“The letter requested the estoppel. They had their form,” Clemetson said.

“And it’s your testimony that your lender came to you and said, ‘We need an estoppel’?” Bingham said.

“As part of us being able to obtain financing. But yes,” Clemetson explained.

After some back and forth between the two men, Bingham asked, “And you don’t remember anybody specifically asking you for the estoppel, any particular individual?”

“No,” Clemetson said. “I think it was a requirement that they needed that.”

“But your testimony is that it wasn’t Wolf Creek that reached out to the lender and said, ‘Hey, we’re going to provide an estoppel,’ it was the lender who required the estoppel. Is that your testimony?” Bingham said.

Clemetson responded, “I don’t think that’s possible, that we would request an estoppel.”


After each part of this series is published, it is available online at

Part 1 of this series examined the origins and ownership of Wolf Creek golf course by Cory Clemetson and his brother Chad.

Part 2 discussed issues about the lease agreement between VVWD and Wolf Creek for 155 shares of irrigation water which is the heart of the lawsuit.

Part 3 discussed Clemetson’s efforts to monitor the amount of water the golf course uses and to reach agreements with VVWD prior to the lawsuit.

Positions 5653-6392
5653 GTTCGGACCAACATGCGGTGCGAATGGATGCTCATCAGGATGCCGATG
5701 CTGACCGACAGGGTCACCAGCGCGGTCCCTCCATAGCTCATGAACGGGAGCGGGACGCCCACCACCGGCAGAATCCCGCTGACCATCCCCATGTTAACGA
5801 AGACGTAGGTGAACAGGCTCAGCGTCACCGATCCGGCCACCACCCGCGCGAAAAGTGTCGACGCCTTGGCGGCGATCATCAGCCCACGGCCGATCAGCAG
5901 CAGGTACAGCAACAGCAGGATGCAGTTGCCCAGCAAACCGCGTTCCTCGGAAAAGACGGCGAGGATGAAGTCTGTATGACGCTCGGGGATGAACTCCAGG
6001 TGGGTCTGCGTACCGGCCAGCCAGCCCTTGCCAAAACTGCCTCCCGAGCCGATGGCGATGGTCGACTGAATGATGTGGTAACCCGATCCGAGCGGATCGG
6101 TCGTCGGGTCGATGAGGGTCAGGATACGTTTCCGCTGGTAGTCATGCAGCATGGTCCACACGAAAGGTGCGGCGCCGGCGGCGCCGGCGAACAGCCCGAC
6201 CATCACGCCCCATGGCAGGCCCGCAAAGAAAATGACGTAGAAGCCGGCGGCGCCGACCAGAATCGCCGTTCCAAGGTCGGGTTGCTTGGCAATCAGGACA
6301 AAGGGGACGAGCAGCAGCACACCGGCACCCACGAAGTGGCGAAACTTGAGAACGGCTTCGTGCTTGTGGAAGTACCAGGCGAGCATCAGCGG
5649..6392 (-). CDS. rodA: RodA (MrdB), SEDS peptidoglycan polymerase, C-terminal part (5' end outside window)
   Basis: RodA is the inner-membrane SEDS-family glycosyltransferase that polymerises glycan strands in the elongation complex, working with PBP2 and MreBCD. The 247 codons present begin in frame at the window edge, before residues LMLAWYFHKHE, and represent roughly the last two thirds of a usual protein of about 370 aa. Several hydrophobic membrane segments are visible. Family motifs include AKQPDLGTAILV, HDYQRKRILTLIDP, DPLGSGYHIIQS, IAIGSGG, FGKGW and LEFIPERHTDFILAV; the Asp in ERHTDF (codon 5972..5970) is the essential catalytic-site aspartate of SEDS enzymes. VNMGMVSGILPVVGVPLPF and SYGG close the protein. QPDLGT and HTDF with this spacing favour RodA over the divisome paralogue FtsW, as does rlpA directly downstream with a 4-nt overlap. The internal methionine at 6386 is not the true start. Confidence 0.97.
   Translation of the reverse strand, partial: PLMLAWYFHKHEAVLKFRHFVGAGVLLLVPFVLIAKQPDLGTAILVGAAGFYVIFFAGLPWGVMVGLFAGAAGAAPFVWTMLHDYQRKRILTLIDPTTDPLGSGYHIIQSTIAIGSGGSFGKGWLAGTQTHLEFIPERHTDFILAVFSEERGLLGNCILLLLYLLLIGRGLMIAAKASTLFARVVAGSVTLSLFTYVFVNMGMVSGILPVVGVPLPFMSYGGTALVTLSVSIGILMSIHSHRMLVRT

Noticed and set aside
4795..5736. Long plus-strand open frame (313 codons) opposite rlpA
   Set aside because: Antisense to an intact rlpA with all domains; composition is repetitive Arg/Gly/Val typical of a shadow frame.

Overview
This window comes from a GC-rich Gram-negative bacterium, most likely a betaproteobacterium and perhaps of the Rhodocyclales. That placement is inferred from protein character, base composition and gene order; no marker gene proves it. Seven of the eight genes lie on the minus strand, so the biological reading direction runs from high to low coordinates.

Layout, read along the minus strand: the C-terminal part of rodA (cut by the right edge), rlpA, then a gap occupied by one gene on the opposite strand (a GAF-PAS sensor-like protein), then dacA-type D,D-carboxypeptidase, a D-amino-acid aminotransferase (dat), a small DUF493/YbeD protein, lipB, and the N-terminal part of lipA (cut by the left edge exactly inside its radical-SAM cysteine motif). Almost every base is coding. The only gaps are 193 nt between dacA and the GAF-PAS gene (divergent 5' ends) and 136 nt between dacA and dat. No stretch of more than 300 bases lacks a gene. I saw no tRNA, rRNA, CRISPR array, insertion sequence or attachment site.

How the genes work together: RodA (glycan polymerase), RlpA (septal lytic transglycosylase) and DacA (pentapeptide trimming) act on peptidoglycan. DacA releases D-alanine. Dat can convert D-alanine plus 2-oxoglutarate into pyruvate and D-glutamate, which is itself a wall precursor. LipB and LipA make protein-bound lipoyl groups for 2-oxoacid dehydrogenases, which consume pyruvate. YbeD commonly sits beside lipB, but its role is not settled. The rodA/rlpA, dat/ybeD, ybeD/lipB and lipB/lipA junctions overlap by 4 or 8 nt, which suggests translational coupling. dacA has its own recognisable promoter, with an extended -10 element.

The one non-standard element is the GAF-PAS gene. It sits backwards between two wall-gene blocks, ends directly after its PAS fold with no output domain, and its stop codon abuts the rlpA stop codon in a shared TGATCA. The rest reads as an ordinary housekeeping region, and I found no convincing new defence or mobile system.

Part 5 will review Clemetson’s deposition in relation to setting the price of irrigation shares.

Part 6 will provide information about people Clemetson has hired like former VVWD Hydrologist Michael ‘Boomer’ Johnson after he left prison, former VVWD attorney George Benesch while he was serving as VVWD counsel, former water board members Sandra Ramaker and Robert ‘Bubba’ Smith.


Paradise Canyon, LLC, which owns the Wolf Creek golf course in Mesquite, sued VVWD in May 2018 in civil court over a 2011 lease agreement that provides the golf course with irrigation water. Wolf Creek leases its shares of non-potable irrigation water at $250 a piece for a total annual payment of $38,750. The lease comes up for renewal this year.

As part of Mesquite Local News’ mission to educate and inform the public, this series of articles will examine the genesis of a lawsuit Paradise Canyon, LLC, owner of Wolf Creek golf course, filed against the Virgin Valley Water District (VVWD) in May 2018.